NEW DELHI (Reuters) - A heat wave in India has killed at least 1,371 people this week as temperatures soar above 47 Celsius (116.6 Fahrenheit), and doctors’ leave has been cancelled to help cope with the sick.
May and June are India’s hottest months, with temperatures regularly pushing above 40 Celsius. But meteorologists say the number of days when temperatures approach 45 Celsius has increased in the past 15 years.
The death toll in the worst affected states of Andhra Pradesh in the southeast and nearby Telangana is more than double the toll from a shorter hot spell there last year, officials said, with most of those killed elderly or labourers suffering sunstroke or dehydration.
The toll in Andhra Pradesh alone has reached 1,020, officials said, and deaths have been reported in at least four Indian states.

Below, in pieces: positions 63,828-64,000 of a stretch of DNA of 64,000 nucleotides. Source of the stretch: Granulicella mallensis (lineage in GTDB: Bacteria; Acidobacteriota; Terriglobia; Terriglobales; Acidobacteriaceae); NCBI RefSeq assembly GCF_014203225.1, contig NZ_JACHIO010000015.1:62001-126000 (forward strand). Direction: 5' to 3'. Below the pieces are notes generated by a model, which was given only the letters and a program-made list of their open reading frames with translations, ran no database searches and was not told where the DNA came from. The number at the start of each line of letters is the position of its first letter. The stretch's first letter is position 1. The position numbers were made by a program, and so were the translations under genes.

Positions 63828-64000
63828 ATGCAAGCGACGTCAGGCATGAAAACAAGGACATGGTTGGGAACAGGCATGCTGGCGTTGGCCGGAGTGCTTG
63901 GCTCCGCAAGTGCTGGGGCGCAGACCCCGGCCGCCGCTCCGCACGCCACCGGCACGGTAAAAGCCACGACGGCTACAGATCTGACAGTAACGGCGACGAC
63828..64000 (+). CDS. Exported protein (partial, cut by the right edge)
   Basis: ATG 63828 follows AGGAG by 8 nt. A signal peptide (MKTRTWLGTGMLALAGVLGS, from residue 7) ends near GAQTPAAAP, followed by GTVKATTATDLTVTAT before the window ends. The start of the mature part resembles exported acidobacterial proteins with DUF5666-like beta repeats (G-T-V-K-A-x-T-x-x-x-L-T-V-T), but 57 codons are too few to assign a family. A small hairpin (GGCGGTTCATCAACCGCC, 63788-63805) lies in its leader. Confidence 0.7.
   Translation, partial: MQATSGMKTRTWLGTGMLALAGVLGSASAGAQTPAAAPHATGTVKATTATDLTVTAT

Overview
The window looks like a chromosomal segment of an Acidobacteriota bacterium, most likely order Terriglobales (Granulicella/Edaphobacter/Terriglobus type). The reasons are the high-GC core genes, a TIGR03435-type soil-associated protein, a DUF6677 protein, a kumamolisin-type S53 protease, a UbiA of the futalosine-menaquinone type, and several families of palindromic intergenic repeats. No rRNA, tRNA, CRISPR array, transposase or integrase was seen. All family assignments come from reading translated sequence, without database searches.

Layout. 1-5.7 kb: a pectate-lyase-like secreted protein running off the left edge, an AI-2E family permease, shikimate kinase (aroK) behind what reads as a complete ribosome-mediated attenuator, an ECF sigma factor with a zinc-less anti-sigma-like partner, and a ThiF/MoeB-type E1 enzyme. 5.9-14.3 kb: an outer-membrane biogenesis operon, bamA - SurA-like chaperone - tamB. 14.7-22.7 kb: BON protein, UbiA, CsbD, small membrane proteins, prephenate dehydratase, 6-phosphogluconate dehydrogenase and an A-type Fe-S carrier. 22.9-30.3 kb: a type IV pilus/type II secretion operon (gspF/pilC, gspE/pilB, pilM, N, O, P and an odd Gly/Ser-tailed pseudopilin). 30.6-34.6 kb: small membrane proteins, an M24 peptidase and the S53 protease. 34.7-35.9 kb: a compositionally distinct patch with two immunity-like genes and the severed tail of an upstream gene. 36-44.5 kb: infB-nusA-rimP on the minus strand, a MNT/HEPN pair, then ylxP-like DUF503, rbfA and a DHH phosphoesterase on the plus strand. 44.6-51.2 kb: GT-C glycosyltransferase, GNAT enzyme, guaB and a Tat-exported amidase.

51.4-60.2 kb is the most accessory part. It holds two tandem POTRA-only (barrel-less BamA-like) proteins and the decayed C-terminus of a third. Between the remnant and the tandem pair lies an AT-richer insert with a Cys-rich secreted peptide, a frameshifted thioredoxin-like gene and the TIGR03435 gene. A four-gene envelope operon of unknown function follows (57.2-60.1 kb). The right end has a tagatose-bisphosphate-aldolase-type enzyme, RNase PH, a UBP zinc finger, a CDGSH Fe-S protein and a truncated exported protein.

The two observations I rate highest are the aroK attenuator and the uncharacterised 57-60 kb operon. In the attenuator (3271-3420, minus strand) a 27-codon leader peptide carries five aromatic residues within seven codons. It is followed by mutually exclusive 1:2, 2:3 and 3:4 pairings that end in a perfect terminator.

Authorities have cancelled doctors’ leave and advised people not to head outside in the middle of the day to avoid the worst of the heat. However for many Indians, staying indoors is not an option.
“I get headaches, fever sometimes. But (if I stay indoors) how will I make money?” scrap collector Akhlaq, 28, said in the capital Delhi, where temperatures touched 45 Celsius on Tuesday.
The heat wave entered its sixth day in parts of the south on Wednesday. That’s double the time they generally last, according to Y.K. Reddy, a government meteorologist in Hyderabad in one of the worst affected regions.
Blamed on dry continental air blowing in from Iran and Afghanistan, the heat wave is forecast to subside later this week before monsoon rains bring relief to parched areas of the east and south.
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Reporting by Sankalp Phartiyal and Tommy Wilkes in NEW DELHI and Jatindra Dash in BHUBANESHWAR; Editing by Nick Macfie